Monday, 24 July 2017

English Abroad

On a recent holiday to France I, yet again, encountered all that is bad about the English abroad. Well, having said abroad, when I reflected upon the matter the section of society of whom I write are equally as bad at home as they are abroad. 

On the above occasion we had returned to our favourite hotel in a little sea side village a few miles south of Dieppe. In many ways the hotel is like something out of Daphne du Maurier novel. Located back from the sea on the cliffs it enjoys wide views of the sea. It is a grand old building and, like many of its surrounding houses, was probably a rich merchant's house from a bygone era. Most of the hotel is clad in creeper and its gardens are all very well kept and full of blooms. It is a family run hotel which has been in the family through several generations. It only opens in the summer which is when we found it several years ago. 

On that occasion we had embarked upon another trip to France, which we do quite often, the difference on that particular trip was that I had not bothered to pre-book any accommodation. Reasoning, as I did, that there would be so much to choose from that booking was waste of time and it would be rather fun to tour around a bit and select whatever took our fancy. Mrs. Y. was, to put it mildly, uneasy about this turn of events. However, off we went and all was well until we arrived at our destination and it then became clear to even the most casual of observers that "something was going on". Every junction, round-a bout, every layby, in fact almost everywhere was awash with police. The Gendarmes were out in force. So it was that our search for accommodation began against this background. It didn’t take long to realise there was nothing to be found, quite simply everywhere we went was fully booked. We then discovered, in fact we already knew, the G9 Summit of World heads of state was being held in the nearby seaside town of Hornfleur. Hence the massive security operation. This in turn had resulted in all available places to rest your head being requisitioned for police and security personnel.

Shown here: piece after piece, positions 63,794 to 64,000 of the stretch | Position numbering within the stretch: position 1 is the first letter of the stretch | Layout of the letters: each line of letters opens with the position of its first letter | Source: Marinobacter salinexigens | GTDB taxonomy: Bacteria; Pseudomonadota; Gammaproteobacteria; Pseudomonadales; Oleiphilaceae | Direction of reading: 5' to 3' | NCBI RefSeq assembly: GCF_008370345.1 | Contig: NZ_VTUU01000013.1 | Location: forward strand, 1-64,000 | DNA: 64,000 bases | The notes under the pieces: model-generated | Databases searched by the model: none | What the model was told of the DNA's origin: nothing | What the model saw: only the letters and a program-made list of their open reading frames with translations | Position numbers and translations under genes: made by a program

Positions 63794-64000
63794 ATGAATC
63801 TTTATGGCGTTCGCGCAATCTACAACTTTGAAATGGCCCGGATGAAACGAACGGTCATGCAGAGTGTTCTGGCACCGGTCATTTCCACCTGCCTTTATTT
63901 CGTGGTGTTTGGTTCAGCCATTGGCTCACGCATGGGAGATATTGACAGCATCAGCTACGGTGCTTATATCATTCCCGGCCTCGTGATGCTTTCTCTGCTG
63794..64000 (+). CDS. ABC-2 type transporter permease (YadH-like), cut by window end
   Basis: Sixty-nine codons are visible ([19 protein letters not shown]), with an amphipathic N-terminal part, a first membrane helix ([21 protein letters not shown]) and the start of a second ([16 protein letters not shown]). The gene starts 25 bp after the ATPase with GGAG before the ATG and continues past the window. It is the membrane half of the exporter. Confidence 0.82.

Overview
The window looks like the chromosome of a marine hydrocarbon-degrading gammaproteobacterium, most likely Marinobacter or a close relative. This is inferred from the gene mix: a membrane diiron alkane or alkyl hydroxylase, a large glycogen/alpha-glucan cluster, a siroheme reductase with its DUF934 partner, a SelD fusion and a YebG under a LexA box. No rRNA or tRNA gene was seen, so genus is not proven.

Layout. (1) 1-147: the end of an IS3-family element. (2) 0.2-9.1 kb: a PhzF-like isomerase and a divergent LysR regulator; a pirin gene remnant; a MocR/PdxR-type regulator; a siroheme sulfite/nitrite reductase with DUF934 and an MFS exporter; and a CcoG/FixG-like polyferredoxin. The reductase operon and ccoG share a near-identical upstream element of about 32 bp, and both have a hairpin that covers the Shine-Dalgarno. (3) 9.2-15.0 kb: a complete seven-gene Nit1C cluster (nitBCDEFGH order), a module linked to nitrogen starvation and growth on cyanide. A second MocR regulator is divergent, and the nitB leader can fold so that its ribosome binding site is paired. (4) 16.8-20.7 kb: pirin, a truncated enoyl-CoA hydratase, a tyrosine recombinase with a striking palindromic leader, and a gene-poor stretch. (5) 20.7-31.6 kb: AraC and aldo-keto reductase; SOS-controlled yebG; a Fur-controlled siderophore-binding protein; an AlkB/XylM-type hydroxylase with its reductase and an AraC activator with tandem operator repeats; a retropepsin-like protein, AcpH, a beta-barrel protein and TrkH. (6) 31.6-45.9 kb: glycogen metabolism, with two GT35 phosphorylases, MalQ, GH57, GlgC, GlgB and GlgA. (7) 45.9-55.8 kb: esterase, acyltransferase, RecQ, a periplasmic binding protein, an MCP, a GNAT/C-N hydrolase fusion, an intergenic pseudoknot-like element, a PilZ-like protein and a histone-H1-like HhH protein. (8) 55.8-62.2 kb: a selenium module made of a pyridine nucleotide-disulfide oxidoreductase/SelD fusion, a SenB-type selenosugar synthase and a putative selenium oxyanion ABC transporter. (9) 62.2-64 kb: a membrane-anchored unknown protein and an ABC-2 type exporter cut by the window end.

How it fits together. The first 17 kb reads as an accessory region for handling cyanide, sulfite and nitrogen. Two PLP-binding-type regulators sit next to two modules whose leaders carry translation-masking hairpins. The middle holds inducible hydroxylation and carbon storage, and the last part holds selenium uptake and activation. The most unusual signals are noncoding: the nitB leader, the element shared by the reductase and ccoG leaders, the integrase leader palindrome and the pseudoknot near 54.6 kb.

It was during this process when we discovered La Terasse, the hotel referred to above, it also was fully booked. Having found it and fallen in love with the place and its location we resolved to return. This we did and the rest is history. We don’t encounter many English people at the hotel the clients are mostly Dutch, Belgian and German with the odd American. So, on our most recent visit, it was unusual to see two cars in the car park with English number plates. That evening we encountered our fellow countrymen. Two couples, one the parents of either the male or female of the other couple. Obviously one of the couples was much older than the other. We had just embarked upon our evening meal which is, generally, a fairly lengthy process in French hotels. What with aperitifs, several courses, a digestif and coffee. The dining room was fairly full and people were quietly enjoying their food and pleasant conversation when everything changed. The two English couples arrived, the peace was shattered. They were seated three tables down from where we sat and it quickly became evident that our evening was about to be different. Having been seated and gone through a somewhat elaborate, and noisy, not to mention, showy selection of an aperitif the English group began to talk. The trouble was the whole dining room had to listen to their conversation. To be honest it was the younger man that was doing most of the talking, the older couple were quieter and his partner confined herself to the occasional shriek of laughter and lots of "oh darlings" and exaggerated, "how interesting’s". 

The man went on and on and on, hardly pausing for breath. Clearly he felt his conversation was of such great importance that all in the room should hear what he had to say. The truth is he made himself look a complete prat. For the most part, the conversation that was forced upon my wife and I and the rest of the diners was what would, in some circles be described as a complete load of bull manure! I have encountered this behaviour, whilst in France, many times and each time I am left wondering what the point of it is. Are these people so inadequate that they have to put on a show of exaggerated importance in order to impress all around then. There is certainly a large amount of arrogance involved and, frankly, complete disregard for the feelings of all around them. On another occasion, and there have been many, I encountered a husband and wife with a child, this also in a restaurant. On that occasion the male chump was announcing to all and sundry that the family were vegetarian. Back then there was not a great veggie following in France and, other than to suggest a salad, the waiter seemed quite baffled. Well this chap and his wife went on and on about their eating habits and treated us all to a loud running commentary on their likes and dislikes in the food department. I was left, as no doubt many other diners were, with the serious hope that the staff would throw them out. Having disrupted the whole lunch of many diners this particular idiot finally left. The last I saw of him was in the car park where he was running around like a headless chicken searching frantically for the car which he had forgotten to note where he had parked it. You will not be surprise to learn his problems were being shared with anyone within earshot. Fortunately most people shrugged and walked away. Personally, I was left with the overwhelming feeling that the problem couldn’t have happened to a nicer prat. 

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